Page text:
A pair of fourth-quarter touchdowns gave the unbeaten Vikings a 35-21 decision and elevated them to No. 2 in the NAIA poll -- thanks to a loss by top-ranked Marian (Ind.) -- the highest the program has climbed since spending two weeks at No. 1 in 1990.
"The guys kept their composure," head coach Paul Troth noted about how his team responded to being two scores down for the first time this season. "It was real good to see."
Although Troth admitted "nobody wants to be behind," he also conceded that "ultimately, we got the win, and that's the good thing." After all, in the upcoming NAIA Championship Series, the Vikings (9-0, 8-0 HAAC) will likely be pushed again.
They may even be in for a scrap Saturday during the regular season finale against visiting Central Methodist (2-7, 2-6), a loss reducing the prospect for home games during the playoffs. Further, it would damage Troth's goal "to build some momentum."
"I want the guys to feel good about themselves and confident," he said.
The Eagles could be a handful for Valley, which typically relies on its defense making an opponent one-dimensional. Central Methodist already is: while it has the top-ranked run offense (263.4 yards per game) in the league, its passing attack (66.0) is anemic.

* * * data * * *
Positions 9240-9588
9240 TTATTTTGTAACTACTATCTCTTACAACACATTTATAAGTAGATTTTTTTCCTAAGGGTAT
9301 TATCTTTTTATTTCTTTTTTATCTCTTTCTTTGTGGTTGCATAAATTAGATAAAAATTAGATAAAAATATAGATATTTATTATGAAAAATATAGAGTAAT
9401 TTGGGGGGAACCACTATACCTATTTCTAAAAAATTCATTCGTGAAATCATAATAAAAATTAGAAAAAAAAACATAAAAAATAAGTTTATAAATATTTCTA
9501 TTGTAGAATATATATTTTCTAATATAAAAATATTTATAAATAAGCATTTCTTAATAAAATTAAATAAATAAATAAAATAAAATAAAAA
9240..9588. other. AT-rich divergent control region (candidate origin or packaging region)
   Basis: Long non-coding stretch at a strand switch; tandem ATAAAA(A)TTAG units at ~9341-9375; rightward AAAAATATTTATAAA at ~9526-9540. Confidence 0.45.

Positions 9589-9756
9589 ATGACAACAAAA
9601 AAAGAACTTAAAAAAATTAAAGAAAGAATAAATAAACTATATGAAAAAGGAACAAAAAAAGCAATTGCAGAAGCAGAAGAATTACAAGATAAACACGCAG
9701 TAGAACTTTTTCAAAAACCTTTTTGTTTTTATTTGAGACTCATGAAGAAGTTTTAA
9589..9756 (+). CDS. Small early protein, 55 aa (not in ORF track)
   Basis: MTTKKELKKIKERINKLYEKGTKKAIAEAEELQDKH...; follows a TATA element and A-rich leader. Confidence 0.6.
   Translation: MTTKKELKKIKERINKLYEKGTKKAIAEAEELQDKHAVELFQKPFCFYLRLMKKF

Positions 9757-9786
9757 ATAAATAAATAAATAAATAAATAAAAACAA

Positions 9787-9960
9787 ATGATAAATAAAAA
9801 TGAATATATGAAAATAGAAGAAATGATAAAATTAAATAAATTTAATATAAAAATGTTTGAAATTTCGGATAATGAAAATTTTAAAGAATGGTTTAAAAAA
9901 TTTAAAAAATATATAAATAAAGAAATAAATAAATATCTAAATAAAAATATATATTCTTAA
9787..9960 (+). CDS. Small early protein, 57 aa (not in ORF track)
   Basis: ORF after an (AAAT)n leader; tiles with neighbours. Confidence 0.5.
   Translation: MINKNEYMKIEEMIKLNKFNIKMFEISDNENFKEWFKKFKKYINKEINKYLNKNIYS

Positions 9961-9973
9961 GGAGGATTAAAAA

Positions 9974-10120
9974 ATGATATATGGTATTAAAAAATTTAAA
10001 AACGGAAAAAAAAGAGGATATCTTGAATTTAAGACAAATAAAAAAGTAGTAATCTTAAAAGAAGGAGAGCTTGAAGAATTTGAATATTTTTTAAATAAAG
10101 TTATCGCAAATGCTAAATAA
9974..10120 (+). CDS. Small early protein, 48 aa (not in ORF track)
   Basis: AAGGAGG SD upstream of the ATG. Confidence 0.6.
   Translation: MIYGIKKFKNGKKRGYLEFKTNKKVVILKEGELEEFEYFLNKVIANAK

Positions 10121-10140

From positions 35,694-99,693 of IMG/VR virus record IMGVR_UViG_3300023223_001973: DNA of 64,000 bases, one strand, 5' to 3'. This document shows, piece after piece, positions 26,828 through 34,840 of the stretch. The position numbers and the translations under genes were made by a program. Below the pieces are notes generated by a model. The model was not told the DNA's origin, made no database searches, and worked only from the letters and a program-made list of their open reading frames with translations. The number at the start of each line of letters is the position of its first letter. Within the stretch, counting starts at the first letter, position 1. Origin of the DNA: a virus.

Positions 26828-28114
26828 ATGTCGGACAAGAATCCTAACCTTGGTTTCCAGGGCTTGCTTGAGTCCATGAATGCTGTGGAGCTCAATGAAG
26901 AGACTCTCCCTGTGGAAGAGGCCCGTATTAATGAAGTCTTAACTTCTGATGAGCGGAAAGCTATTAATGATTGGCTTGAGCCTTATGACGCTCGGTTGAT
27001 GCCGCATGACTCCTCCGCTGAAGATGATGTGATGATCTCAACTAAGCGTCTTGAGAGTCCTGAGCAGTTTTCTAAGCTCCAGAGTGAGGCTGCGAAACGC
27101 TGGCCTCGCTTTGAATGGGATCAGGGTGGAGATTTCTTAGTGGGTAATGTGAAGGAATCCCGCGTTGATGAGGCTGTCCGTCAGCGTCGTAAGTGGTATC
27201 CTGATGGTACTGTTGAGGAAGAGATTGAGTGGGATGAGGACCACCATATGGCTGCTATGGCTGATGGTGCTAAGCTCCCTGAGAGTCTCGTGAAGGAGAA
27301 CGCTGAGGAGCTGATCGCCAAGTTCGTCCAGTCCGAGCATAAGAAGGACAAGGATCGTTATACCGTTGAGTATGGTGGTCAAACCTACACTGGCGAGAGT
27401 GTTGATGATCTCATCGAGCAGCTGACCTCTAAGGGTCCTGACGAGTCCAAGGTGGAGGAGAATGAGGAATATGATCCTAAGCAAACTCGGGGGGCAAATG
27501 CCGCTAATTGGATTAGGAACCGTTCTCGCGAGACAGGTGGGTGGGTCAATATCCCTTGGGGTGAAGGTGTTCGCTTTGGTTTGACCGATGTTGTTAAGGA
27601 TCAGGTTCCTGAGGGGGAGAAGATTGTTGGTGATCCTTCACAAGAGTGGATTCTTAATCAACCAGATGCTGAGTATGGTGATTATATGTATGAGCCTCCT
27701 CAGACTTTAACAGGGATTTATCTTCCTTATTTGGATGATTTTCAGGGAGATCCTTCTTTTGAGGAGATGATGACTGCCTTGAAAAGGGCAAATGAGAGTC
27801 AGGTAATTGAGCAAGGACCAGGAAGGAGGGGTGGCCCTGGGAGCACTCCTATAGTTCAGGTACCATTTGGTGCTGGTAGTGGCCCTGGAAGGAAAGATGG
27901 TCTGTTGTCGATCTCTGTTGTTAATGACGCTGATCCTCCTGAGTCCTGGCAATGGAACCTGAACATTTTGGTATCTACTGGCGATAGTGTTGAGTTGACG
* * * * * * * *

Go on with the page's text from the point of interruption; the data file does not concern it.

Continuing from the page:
"People know they're going to run," Troth said. "They want to control the clock and shorten the game."
The Eagles have been effective in that regard, rushing for at least 240 yards in all but two games and allowing only 26.1 points per game, fourth-best in the HAAC.
Sophomore Skyler Jameson, a converted running back, has taken over as quarterback in the flexbone and has a pair of good mates behind him in seniors Cleave Perryman (593 yards) at fullback and Burton Iosefa (732) at halfback. All three average over five yards per carry, although now will be pitted against the fifth-ranked defense (248.7) in the NAIA.
"It's option football, so you have to be disciplined and play good assignment football," Troth explained. "We'd like to keep their offense off the field."
Methodist also boasts the league's third-best defense (327.8), about equally as effective against the run and pass. The Eagles' philosophy is similar to Troth's: "Play good defense and run the ball."
"They give you a lot of different looks: odd front, even front, mix up their coverages, blitzes," Troth described the CMU approach. "They're sound with what they do and keep offenses off-balance."
It's especially helpful that Methodist can pressure the pocket with its defensive line, senior end Trevor Robinson seventh in the nation with eight sacks and 14.5 tackles for losses. When they play two-deep safeties, Troth said the Eagles "make it difficult to throw the ball."
Methodist gave the Vikings a hard time last year before dropping a 33-7 decision, and has typically done so despite losing the last seven games of the series.
"They're not playing for anything but pride, but they can do something no other conference team has done," Troth said. "They're going to come out with emotion."
Although it's already clinched a share of the league title, Valley also has three objectives.
"We want to win the conference outright" -- not done by the Vikings since 2006 -- "we want to play at home" in the post-season and "we'd like to see this as a stepping stone and are making progress," according to Troth. "The only thing we can do to assure that happens is to win Saturday."